Are Apple's Best Days Behind Us?

Posted by Thoughts and Ramblings on Tuesday, June 5, 2018

Have you noticed a decline in Apple’s software quality over the past few years?

I have been asking this question of users of Apple’s products among my friends, family, coworkers, and others over the past year or two and the results have been quite telling. They have all reluctantly answered YES. None of them have anything against Apple and they all are long time users of Apple’s products, but they are all tumbling to the fact that the software quality used to be better. It’s not just limited to the Mac side either; they are noticing the same decline on iOS as well.

If only the problems were limited to software. The lack of updates for the desktops are so well covered that it’s not worth going into great detail here. When Apple came out in late 2017 and announced they had designed themselves into a corner with the Pro and were going to come out with something new, but not until 2019, I had to ask:

How hard is it to design a workstation class motherboard with Xeon chips (or slightly modify a reference motherboard), slap it in the old cheese grater case, and put it out in 2018?

This is what Apple should have done or at least announce as it would have made the pro market immensely happy. Instead Apple essentially issued an apology and continually reiterates how important the Mac is to them while still not updating it. Why? A year ago I built a file server with server grade equipment (Xeon E5 proc, server motherboard, ECC memory, etc…) and it trounces the lowest Mac Pro at less than half the price. How did I pull this off? Simple: I used hardware that’s 4 years newer than the Pro and I didn’t need an overpriced graphics card! Apple has since put out the iMac Pro, but it starts at $5,000 which is quite expensive for what you actually get. With the state of the Pro and the price of the iMac Pro, my colleagues and I ask:

Where’s the reasonably price Mac for the software developer?

The Mini is a whole other question. I know people who bought Minis and make them into cheap headless servers. At $lastJob, I had a Mini so I could do the occasional iOS development and I preferred to use Macs. If the Mini didn’t exist (or had been allowed to be crippled then languish as it has now), I would have been stuck on Windows or Linux. The only reason I got a Mac at all is because of the price point; they would not have bought a normal iMac, much less the iMac Pro or the Pro. For those who will only spend a small amount of money to get into the Apple ecosystem or want a machine to perform some small headless tasks, they ask:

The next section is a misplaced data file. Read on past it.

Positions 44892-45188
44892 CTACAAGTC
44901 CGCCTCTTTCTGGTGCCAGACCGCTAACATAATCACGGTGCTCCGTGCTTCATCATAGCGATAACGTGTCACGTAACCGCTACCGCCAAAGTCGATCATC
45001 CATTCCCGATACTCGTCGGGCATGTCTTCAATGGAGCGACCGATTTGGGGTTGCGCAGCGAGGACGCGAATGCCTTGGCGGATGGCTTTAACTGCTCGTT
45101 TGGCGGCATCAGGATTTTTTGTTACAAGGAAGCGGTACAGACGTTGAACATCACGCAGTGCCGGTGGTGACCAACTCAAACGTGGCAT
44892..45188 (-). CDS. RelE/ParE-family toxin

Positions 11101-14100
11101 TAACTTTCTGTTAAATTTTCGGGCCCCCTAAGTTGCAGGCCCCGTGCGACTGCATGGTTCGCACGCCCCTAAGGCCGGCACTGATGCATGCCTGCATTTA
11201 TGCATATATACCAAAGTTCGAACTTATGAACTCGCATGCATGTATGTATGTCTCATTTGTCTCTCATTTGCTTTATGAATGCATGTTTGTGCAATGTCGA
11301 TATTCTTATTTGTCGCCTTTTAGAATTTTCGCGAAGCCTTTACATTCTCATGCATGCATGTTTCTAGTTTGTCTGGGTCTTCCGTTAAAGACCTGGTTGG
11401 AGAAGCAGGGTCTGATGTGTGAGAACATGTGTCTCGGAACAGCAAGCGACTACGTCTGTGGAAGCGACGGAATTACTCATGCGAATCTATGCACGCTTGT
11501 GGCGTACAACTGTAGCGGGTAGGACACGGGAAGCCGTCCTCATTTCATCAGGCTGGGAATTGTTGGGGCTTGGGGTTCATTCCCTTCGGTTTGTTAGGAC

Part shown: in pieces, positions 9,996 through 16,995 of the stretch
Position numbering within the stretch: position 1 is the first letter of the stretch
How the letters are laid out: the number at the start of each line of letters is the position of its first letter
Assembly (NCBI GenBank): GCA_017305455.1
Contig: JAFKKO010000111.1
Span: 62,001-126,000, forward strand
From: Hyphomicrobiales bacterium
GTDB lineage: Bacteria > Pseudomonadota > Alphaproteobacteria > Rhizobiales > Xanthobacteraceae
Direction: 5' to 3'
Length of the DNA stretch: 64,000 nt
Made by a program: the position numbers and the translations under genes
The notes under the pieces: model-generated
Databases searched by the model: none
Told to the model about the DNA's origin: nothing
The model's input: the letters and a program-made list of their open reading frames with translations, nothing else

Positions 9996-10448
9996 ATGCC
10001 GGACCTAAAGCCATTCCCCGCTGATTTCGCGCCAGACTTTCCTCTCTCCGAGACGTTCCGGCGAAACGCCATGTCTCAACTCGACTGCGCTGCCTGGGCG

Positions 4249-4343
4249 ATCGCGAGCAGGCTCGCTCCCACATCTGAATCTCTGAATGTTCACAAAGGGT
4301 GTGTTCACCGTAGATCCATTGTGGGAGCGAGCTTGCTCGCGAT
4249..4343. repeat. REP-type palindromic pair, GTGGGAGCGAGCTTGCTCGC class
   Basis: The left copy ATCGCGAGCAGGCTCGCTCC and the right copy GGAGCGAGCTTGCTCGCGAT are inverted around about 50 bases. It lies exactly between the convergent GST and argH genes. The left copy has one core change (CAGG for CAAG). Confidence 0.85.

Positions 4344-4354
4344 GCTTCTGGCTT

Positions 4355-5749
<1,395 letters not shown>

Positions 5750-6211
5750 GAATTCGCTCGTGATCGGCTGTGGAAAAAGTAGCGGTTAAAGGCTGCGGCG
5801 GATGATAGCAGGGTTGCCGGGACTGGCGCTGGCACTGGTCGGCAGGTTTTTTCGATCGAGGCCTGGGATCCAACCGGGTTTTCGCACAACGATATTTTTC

Where’s the budget priced Mac?

Yesterday was WWDC and I no longer really care. I, and many others I know, would previously watch the whole thing live with baited breath to see what was announced. I can recall about 2 hours at work where we all didn’t actually do anything because we were busy watching. We would even take a very late lunch (it started at noon in this timezone) just so we wouldn’t miss anything. Now, I don’t watch it live and neither do most of those I know who used to do so. At best we peruse the news later to see if there was anything of interest. I suppose it is mostly that there have been too many where at the end we ask:

Is that it?

At $currentJob I do a lot of C++ development. Those who do so know that it takes a long time to compile hundreds of C++ files and this is a job that will parallelize quite well. I currently use an iMac for the job but I would like something that’s faster. I don’t use Xcode because, let’s face it, it’s not the best IDE and it’s quite poor at anything that’s not Obj-C or Swift. Instead I use CLion which has it’s own issues (slow tasks which consume the CPU for minutes), but it’s much better than Xcode. In discussing the situation with my colleagues who have similar desires, one of them was doing something that’s quite compelling. She is running Visual Studio in a headless VM and remotes into it, but uses a Mac for all her other tasks. I looked at this and realized I could build a compute node with a high core-count CPU, maybe a Threadripper, put Windows on it (or Windows on ESXi on it), run VS, and have a fast dev environment. This would be a fast machine, not too expensive, and have a very very real possibility of being faster than the Pro Apple may or may not put out in 2019. This left me pondering:

I’ve been a loyal Apple user for ~30 years now and a loyal Apple customer for ~20 years, and I’m concluding that in development of a cross-platform application, I’d be happier on a Windows machine. What’s happened?

Any one of the above taken in isolation is concerning but the four put together is outright worrisome. I’ve silently wished that the above weren’t true hoping that it’ll change, but it seems to be getting worse rather than better. It is with great reservation that I’m now asking:

Are Apple’s best days behind us?


Legacy Comments:

metafora - Jun 30, 2018

oice Memos lost another practical characteristic: Play back via bluetooth. Radio stations, journalists and filmmakers are just three of the most affected communities. My called to Apple met with unusual doses of skepticism. A supervisor, identified just as “Michael”, said she will look into it and called us back to the next Monday. (Update: 30 days later and still no called back)